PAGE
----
Monday, July 29, 2013

Technical Friction

While working on a roadmap for the future of our products at B2b2dot0, I realized we needed to have a consistent way of prioritizing internal efforts. Several of our internal efforts require modifications to fundamental pieces of our current products and processes.  So much so that it would require moving slower on current "billable" work. Justifying that level of structural change is difficult, especially at a startup where bandwidth is at a premium. But we also can not forget to spend time on increasing efficiency.

Each of these changes represented a certain risk, but they also offered a great benefit to all future work and efforts. Lean methodologies teach us about constraints and maximizing flow through constraints. In thinking about flow, I realized it's about friction. When there is high friction it becomes hard for things to flow through the system. If we can reduce friction, we increase flow.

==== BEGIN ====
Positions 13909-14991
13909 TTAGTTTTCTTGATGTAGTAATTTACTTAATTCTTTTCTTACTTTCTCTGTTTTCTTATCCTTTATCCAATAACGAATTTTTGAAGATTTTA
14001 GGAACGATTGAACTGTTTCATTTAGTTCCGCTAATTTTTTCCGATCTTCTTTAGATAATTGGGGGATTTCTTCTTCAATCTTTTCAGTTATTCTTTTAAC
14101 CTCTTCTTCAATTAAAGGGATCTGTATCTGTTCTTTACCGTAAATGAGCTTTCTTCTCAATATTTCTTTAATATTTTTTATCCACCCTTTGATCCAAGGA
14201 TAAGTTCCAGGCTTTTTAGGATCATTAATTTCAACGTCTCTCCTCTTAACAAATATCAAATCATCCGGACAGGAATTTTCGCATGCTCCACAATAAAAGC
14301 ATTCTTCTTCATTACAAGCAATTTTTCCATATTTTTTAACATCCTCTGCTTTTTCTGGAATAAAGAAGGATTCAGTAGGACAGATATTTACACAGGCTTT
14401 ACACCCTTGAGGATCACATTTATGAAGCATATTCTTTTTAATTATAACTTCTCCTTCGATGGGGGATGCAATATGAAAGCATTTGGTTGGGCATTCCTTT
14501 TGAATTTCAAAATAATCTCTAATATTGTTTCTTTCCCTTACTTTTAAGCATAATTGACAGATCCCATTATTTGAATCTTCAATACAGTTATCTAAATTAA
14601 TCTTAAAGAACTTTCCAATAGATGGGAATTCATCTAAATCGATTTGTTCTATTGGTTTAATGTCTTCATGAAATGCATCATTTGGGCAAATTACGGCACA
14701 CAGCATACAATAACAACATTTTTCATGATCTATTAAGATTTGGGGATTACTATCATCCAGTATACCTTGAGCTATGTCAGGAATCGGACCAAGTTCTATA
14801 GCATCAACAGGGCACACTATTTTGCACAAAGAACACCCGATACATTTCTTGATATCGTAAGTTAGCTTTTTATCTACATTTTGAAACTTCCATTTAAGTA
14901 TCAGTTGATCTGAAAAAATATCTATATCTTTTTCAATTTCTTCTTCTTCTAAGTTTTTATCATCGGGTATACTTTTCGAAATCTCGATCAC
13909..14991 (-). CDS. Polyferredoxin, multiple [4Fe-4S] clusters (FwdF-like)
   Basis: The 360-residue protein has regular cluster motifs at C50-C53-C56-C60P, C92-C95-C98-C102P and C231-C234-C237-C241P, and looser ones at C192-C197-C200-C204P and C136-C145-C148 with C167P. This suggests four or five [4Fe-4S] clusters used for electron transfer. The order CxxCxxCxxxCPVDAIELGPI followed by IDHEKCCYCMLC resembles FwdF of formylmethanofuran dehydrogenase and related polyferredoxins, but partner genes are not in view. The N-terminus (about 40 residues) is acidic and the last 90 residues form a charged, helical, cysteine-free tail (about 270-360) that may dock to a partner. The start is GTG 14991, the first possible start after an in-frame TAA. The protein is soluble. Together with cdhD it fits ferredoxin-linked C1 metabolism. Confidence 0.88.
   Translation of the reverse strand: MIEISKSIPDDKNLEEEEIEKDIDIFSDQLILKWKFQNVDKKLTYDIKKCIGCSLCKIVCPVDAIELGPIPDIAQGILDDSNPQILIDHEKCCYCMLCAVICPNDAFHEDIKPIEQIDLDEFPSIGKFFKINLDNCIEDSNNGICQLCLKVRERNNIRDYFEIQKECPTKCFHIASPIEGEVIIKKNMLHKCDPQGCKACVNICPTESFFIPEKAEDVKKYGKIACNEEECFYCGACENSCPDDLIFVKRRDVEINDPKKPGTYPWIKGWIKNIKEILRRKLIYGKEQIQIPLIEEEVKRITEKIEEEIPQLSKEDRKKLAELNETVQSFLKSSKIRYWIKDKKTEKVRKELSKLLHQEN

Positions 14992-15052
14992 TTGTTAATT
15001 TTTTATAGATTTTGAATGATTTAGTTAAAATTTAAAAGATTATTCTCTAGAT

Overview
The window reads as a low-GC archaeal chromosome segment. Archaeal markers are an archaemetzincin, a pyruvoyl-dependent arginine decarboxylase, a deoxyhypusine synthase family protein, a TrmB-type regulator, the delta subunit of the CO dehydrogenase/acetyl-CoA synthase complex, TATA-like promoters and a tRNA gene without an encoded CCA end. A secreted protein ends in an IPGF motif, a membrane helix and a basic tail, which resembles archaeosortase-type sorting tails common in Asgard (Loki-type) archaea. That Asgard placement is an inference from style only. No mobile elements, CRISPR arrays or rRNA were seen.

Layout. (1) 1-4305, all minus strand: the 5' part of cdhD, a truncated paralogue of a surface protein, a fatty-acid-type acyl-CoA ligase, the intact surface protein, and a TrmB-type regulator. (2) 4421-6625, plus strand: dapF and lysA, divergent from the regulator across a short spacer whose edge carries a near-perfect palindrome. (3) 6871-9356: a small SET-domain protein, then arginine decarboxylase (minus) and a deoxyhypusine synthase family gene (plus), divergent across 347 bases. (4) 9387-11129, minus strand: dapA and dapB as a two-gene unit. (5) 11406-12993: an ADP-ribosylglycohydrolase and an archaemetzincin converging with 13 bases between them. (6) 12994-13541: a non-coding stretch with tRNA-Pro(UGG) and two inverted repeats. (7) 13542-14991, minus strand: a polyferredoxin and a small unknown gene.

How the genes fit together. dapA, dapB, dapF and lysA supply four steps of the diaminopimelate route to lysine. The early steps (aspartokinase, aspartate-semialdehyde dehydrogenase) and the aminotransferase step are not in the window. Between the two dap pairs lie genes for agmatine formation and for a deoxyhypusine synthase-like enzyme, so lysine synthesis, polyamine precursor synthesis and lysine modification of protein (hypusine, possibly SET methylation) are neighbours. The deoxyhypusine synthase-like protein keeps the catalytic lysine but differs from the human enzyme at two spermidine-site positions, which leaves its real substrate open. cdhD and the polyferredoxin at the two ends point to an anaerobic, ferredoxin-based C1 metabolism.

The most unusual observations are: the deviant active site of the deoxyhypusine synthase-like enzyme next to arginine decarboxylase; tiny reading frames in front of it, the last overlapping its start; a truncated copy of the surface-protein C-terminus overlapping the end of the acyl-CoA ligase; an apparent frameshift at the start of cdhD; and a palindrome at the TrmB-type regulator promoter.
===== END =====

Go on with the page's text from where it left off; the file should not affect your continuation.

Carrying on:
Technical Friction is the resistance that all improvements encounter from existing technical infrastructure (and culture). We have all encountered this before, typically in the form or we can't do X because of Y.

Reduce technical friction. Aspire to be a polar bear on ice.
In identifying Technical Friction it became obvious how to prioritize internal efforts. The projects that reduced the most amount of friction deserved the most amount of attention. Simple enough. But what about reducing friction in a system that is currently running, receives little to no updates, and works as is? Reducing friction is those systems has low ROI and would more than likely introduce more work into the system as most systems that fit that description are fragile and difficult to test. So for the purposes of prioritizing it is also important to consider the flow and utilization of the component that has high friction.

This helps. The roadmap is now clearer and we can start moving by focusing on reducing friction in the systems that are constantly moving and changing. The goal is not to start moving, but to continue moving with low friction.

No comments:

Post a Comment